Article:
Knowledge Exchange Webinar - Understanding Our Community: Cincinnati Then & Now

We continue our Knowledge Exchange series, Understanding Our Community, by examining societal shifts throughout Cincinnati over the past five decades.
November 20, 2023

CINCINNATI (Nov. 15, 2023) — This Knowledge Exchange webinar features researchers who wrote The Social Areas of Cincinnati Report. They discuss trends across Cincinnati neighborhoods, focusing on the period from 1970 to 2020. The presenters offered insight on neighborhood transformations related to variables such as population, poverty, race, socioeconomic status and other social determinants of health. Among their findings:

  • Cincinnati’s population has declined since the 1970s, from 453,000 to 309,000. The same is true for Hamilton County as a whole (924,000 to 831,000), whereas the seven-county metro area has grown from a population of 1,245,000 to 2,257,000.
  • In 1970, Cincinnati’s West Side neighborhoods were largely white, Roman Catholic and comprised of financially stable families. More recently, several neighborhoods in that area are struggling with low levels of education, high unemployment, family breakup and high crime rates.
  • Increases in land and housing prices both in the suburbs and city center led to financial stress and homelessness.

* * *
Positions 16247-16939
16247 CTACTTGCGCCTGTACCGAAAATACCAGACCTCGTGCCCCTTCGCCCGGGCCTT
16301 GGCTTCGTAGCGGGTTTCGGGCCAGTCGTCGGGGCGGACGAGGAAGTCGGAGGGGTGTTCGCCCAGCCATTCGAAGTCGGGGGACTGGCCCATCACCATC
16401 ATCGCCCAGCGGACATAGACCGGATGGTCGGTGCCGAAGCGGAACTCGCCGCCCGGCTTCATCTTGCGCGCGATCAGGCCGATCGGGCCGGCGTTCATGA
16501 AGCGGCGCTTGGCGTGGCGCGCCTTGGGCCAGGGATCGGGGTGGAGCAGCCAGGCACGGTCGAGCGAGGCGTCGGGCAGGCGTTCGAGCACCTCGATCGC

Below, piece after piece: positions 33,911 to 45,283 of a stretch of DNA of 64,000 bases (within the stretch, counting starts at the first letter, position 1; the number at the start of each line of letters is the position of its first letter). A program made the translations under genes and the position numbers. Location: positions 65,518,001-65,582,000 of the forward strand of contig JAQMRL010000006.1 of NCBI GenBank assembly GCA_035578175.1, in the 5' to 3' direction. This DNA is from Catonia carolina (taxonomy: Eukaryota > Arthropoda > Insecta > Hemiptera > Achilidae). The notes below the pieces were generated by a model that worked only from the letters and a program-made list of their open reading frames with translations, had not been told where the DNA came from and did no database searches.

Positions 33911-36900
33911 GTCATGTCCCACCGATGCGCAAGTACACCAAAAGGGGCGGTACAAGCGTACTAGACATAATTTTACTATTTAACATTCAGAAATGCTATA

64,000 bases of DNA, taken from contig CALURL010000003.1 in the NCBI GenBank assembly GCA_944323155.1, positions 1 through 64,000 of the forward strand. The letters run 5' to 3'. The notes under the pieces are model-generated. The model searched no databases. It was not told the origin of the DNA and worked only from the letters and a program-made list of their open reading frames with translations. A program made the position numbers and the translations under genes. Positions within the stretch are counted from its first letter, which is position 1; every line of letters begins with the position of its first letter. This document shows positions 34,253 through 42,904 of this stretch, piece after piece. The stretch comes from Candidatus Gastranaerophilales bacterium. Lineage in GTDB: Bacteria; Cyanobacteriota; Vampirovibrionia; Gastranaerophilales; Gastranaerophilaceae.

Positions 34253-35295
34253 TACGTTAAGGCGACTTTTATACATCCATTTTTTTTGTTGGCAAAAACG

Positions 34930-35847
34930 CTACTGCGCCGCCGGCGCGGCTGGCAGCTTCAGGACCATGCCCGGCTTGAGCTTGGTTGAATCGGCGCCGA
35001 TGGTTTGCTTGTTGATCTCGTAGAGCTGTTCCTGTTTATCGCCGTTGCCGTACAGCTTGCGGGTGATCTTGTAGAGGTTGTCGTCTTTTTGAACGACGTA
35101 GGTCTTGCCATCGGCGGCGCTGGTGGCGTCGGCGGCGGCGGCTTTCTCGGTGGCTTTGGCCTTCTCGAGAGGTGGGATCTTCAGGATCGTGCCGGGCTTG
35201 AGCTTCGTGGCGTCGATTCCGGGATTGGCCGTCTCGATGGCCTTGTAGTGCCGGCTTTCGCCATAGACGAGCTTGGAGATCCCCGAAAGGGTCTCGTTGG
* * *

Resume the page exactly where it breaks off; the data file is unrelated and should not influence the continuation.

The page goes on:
• Two-parent families are no longer the norm in areas with lower socioeconomic status. Cincinnati has one of the highest child poverty rates in the country (32%). (Source: U.S. Census Bureau, WKRC)
  • There are fewer careers that offer a livable wage.
  • More retirees and young professionals are choosing to live in the city which has increased housing competition.



SES Quartiles for Cincinnati Census Tracts in 1970 and 2021 with Neighborhood Overlay
(click to enlarge)

SES Quartiles for Cincinnati Census Tracts in 1970 and 2021 with Neighborhood Overlay


These findings warrant larger conversations about community conditions, resource availability and possible interventions to address inequities among neighboring communities. For example, how do we develop and redevelop neighborhoods so all residents can share in the prosperity that surrounds them? These reflections may lead to strategic policy solutions, funding, community building and engagement practices to mitigate the challenges we face.

Explore our six systems change portfolios and learn more about what United Way is doing to help ensure all people in Greater Cincinnati have economic well-being and mobility so our entire community can thrive – now and in the future.

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